The efficiency of aid versus trade and economic growth is not a new debate, and it will not be solved any time soon. The panel had diverging takes of the issue and could not agree on whether trade was more beneficial than aid.
- Trade not aid? Why not both? says Mattias Goldmann, Fores. He is one of two panellists who see the benefits in a combination of trade and aid in developing counties. He welcomes a new era of development assistance, where NGOs and organisations kick start processes of development in countries that are poor, not middle-income. It is also important to know when it is time to leave and let the country integrate with the global economic structure. Companies and businesses naturally have a need to succeed and can therefore be more effective in producing results – this is not the case with aid. And while he still sees aid as a necessity in some cases, he is critical to how NGOs and actors within aid have a tendency to talk the talk and not walk the walk.
- Ask locals in developing countries how they view aid workers. A majority will describe them as white men in big white SUVs. Also, aid polices demand businesses in developing countries to be climate smart; but ask any NGO what their internal climate guidelines are - they won’t have any!
Linnea Engström, EU Parliamentarian for the Swedish Greens agrees with Goldmann, but she is not convinced that businesses are interested in investing in the poor – especially women, who make up for roughly 66% of the worlds poorest. Additionally, while there is tremendous growth in developing countries, the gap between rich and poor is greater than ever. Engström doubts that trade can solve that problem. Aid and polices for development are needed to establish global guidelines. The interest of companies naturally lies with profit, and this will not always translate to the best poverty reduction.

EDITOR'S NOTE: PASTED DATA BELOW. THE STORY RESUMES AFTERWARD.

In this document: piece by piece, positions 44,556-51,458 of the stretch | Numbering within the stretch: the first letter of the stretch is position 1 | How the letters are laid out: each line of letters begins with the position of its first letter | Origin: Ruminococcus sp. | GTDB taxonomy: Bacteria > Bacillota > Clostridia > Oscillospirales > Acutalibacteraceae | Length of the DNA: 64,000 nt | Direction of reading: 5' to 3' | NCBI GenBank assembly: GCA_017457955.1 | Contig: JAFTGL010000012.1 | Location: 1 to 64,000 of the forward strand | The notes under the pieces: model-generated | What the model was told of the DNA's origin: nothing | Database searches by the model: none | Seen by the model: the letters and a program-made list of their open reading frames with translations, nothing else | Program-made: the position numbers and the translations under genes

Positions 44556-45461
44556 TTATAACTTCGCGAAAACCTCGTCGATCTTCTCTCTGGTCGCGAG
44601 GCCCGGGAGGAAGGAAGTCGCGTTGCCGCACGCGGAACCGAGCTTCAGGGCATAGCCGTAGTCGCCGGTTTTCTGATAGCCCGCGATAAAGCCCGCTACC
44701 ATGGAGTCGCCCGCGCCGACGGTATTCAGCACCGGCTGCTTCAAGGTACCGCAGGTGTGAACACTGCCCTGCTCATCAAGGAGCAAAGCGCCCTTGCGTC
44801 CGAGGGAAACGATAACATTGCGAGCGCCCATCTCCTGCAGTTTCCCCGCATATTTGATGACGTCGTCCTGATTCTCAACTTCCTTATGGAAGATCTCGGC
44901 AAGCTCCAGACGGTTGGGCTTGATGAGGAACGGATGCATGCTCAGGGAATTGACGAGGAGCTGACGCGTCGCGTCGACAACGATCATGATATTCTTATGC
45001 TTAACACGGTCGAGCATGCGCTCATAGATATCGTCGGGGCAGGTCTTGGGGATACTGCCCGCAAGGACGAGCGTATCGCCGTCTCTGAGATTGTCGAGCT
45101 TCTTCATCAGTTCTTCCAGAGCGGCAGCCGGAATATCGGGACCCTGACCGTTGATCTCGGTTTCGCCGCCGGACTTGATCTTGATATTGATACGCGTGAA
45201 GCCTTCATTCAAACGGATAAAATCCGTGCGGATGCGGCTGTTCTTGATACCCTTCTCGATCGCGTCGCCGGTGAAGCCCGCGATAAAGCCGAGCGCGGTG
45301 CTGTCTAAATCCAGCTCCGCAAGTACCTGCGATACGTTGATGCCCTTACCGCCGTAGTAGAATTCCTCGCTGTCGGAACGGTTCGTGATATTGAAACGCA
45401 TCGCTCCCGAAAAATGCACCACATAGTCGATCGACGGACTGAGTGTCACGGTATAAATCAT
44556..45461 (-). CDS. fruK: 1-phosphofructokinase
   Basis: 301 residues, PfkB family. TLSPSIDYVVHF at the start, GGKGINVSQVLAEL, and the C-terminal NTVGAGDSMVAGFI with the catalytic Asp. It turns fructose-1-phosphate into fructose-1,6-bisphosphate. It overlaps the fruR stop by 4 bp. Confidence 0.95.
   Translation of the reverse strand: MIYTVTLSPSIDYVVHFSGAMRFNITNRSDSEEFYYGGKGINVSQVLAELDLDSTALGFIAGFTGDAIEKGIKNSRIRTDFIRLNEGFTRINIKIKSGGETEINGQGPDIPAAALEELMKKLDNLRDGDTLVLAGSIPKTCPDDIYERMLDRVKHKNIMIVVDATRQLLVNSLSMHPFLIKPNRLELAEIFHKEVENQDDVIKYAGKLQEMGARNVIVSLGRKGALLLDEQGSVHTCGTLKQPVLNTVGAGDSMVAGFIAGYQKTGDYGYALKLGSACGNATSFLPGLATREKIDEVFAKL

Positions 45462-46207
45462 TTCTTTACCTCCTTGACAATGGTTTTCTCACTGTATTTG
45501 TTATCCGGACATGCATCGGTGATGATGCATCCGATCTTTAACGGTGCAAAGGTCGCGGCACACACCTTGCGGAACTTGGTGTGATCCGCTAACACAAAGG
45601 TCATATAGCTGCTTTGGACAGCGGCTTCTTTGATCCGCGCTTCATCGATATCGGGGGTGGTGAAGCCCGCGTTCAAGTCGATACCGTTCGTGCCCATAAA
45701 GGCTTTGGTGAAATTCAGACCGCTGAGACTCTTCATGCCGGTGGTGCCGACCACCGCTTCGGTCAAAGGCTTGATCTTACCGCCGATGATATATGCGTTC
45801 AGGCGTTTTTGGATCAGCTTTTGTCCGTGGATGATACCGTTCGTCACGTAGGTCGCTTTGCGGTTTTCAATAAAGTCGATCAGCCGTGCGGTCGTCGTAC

On the other side of the debate we see a different picture. Fredrik Segerfeldt is a tough critic of aid and starts off by declaring that no country in history has escaped poverty without integrating into the global economy. He argues that several studies claim that aid does not work, and may in the end do more harm than good to recipient countries. Studies have for example shown correlations between aid and conflict in developing countries. When Engström brings up the importance of gender in poverty reduction, Segerfeldt is quick to say that while gender is an important issue, it is not pivotal for development. Economic growth is.
Anna Hagemann Rise, Froosh, agrees with this standpoint, but has a different perspective. After working within the UN system she claims great frustration and disappointment with the infectivity and hypocrisy of the aid sector. She states that while she has never seen aid work, she has seen trade work. She describes how areas where businesses are centred suddenly become equipped with electricity, internet and schools pop up – a huge amount of external effects comes about – simply because businesses can assure fixed costs for work. This is not, and probably won’t be, the case with aid.
Unsurprisingly, the seminar does not solve the issue of trade versus aid. Instead, it further problematize the different standpoints and gives food for thought.
.@LinneaEngstrom "there are not many companies willing to invest in poor women affected by climate change" #utvpol http://t.co/wY4tGVYt2X — Biståndsdebatten.se (@Bistandsdebatt) July 2, 2015
Is increasing trade the best way for developing economies to improve their real economic welfare, and enable a sustainable increase in economic welfare? Is foreign aid helpful or does it create a damaging culture of dependency? Are all developing countries in a position to benefit from free trade?
Alexander Crawford, Moderator. Fredrik Segerfeldt, Liberal debattör. Anna Hagemann Rise, PA-chef, Froosh. Linnea Engström, EU-parlamentariker, Miljöpartiet. Mattias Goldmann, VD, Fores.
Plats: Hästgatan 4, Visby
Datum: 2 juli, 2015
Tid: 11:00 - 12:00